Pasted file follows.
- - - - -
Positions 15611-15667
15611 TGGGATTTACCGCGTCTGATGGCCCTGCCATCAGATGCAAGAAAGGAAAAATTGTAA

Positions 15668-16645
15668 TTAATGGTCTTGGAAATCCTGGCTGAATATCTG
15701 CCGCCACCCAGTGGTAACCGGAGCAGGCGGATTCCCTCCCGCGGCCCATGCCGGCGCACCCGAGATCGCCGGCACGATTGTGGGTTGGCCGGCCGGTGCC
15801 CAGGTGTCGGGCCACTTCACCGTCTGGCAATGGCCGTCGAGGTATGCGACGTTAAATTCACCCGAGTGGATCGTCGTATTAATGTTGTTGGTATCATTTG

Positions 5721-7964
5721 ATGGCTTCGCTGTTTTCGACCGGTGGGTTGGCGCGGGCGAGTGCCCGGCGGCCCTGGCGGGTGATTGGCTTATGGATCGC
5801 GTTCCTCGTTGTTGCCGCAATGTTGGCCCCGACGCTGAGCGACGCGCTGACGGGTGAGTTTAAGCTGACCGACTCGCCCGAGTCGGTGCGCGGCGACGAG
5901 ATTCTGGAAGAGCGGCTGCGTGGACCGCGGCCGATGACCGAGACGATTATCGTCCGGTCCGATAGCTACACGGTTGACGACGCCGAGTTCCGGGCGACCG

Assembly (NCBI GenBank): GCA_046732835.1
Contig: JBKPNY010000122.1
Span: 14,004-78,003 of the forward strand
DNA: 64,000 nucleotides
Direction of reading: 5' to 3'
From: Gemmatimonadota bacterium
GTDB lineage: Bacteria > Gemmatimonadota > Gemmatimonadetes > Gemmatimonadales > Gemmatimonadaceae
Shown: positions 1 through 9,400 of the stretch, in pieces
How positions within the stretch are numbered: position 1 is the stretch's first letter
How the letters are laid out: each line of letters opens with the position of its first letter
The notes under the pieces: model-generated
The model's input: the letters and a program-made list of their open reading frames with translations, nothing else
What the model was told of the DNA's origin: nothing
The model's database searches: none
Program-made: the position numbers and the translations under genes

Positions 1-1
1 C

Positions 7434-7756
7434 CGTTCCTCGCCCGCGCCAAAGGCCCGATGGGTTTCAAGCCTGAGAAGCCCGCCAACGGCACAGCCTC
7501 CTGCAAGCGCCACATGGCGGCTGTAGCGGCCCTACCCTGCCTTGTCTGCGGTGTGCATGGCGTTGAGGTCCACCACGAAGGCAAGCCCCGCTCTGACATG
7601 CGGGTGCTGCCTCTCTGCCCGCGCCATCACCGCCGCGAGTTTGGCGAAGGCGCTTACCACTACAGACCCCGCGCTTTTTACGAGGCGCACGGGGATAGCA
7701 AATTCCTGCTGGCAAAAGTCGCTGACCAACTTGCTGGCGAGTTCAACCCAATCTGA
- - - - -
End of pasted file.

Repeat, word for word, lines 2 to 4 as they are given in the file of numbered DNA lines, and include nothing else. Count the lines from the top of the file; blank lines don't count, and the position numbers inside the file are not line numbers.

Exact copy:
15611 TGGGATTTACCGCGTCTGATGGCCCTGCCATCAGATGCAAGAAAGGAAAAATTGTAA

Positions 15668-16645
15668 TTAATGGTCTTGGAAATCCTGGCTGAATATCTG